IN ITS INTERNATIONAL Agricultural Trade Report released this week, USDA has confirmed that Australia, India, and Canada are the world’s three largest chickpea exporters, and accounted for more than 40 percent of the world’s shipments in 2022.
The agency has highlighted the impact of Indian policy and tariffs on global chickpea trade, with India’s domestic production being the world’s largest at 11.9 million tonnes (Mt) in 2021, more than double the figure produced in 2012.
The report values India’s 2022 imports at US $50M, down from the record $1.3 billion in 2017, with Tanzania providing 90pc of India’s 2022 chickpea import requirements.
The Foreign Agriculture Service report acknowledges Australia’s record chickpea production of more than 2Mt in 2016-17, when 62 percent of its chickpea exports went to India.
“Exports fell drastically to less than 1pc after India applied tariffs to limit imports,” the report said.
“This blow to the Australian chickpea sector emphasised the importance of diversifying export markets.
“Australia continues to be the largest exporter with approximately one-third of the global exports spanning the past 10 years.
In 2022, Bangladesh and Pakistan accounted for nearly 80pc of Australia’s chickpeas exports.
Changes in North America
Indian Government policy has also had an impact on US chickpea exports.
“In 2019, India imposed retaliatory tariffs on 28 US products including chickpeas, levying additional duties on chickpeas in response to Section 232 National Security Measures on Steel and Aluminum and the termination of India’s Generalized System of Preferences status.
“The 10pc retaliatory tariff resulted in US chickpea exports, valued at $6.4M, coming to a halt by 2022.
“Fortunately, India’s retaliatory tariffs were repealed for chickpeas in late September 2023.
“The US market share was 4pc before 2019.”
“India exports have been trending up and doubled last year to total $226M in 2022, with increased exports to the United Arab Emirates and Iran.”
Canadian production hit 214,000t in 2020 before falling to 76,000t in 2021 due to lower area and yields.
Canada’s top three chickpea markets are Pakistan, the US, and the European Union, which account for more than half its exports.
Canada also imports chickpeas, with the US and Australia its primary suppliers.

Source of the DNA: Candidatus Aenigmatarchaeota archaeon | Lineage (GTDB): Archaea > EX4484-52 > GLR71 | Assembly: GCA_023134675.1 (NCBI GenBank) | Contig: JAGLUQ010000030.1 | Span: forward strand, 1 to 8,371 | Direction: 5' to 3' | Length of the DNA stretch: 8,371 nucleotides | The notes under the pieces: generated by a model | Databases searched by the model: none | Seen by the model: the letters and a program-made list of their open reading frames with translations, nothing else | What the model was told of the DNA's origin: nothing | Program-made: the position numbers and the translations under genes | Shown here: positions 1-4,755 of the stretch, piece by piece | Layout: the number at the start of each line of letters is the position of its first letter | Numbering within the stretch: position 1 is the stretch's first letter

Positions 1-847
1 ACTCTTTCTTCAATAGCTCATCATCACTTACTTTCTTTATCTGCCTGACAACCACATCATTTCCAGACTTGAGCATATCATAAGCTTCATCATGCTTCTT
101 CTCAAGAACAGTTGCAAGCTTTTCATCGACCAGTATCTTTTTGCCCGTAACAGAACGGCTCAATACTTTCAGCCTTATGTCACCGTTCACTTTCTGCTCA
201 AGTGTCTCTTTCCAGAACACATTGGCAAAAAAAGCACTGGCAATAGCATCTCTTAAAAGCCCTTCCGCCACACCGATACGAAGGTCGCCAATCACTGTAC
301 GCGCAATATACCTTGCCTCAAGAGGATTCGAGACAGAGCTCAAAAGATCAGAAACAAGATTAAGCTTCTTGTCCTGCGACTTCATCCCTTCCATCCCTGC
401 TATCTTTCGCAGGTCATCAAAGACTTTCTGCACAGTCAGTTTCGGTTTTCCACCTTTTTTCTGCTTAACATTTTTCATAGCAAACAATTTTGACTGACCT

US chickpea imports have more than doubled during the past 10 years to a record $69M in 2022, with more than half the total coming from Canada.
Chickpea production in the US increased from 161,000t in 2012 to a peak of 580,000t in 2018, following record high exports to the EU and India in 2017, but in 2022 dropped back down to 166,000t with the subsequent decline in exports.
“US chickpea exports grew from $52M in 2013 to total $169M in 2017 but declined to $67M by 2022 in part due to drastically reduced shipments to India.”
Canada on $20M, the EU on $15M, and Pakistan on $8M were the three major markets for US chickpea exports in 2022, accounting for two-thirds of shipments.
“Exports in 2022 were down more than 20pc from the year before due to lower exports to Pakistan as Pakistan imported more from Australia.”
Solid demand from Turkey, Pakistan, Bangladesh
Turkey’s chickpea production has averaged more than 520,000t in the past decade, during which time its exports have more than doubled.
Turkey accounted for 9pc of global imports in 2022, when Mexico and Russia accounted for nearly two-thirds of the total, down 7pc from the year before on lower shipments from both suppliers.
Pakistan’s production has plunged from 751,000t in 2013 to 234,000t in 2021.
“During the same period, imports surged from $40M in 2013 to $262M in 2022 due to strong domestic demand and lower production.
“Australia is the largest supplier with nearly half of the trade followed by Canada and Russia, accounting for an additional 30pc.”
Bangladesh’s production dropped from 7000t in 2012 to 5000t in 2021, and its imports have averaged roughly 225,000t per annum during the past 10 years.
Bangladeshi imports dropped by one-third in 2022 because of lower sales from Australia as a supplier of more than 90pc of its demand.
Production of chickpeas in the EU dropped from 38,000t in 2012 to 3200 tons in 2022 due to a drop in area harvested since 2018.
The EU was the world’s third-largest importer in 2022, with Mexico and Turkey accounting for more than 45pc of the trade.
EU imports in 2022 were up by nearly a third from 2021 because of increased volume from Argentina, Canada, and Russia.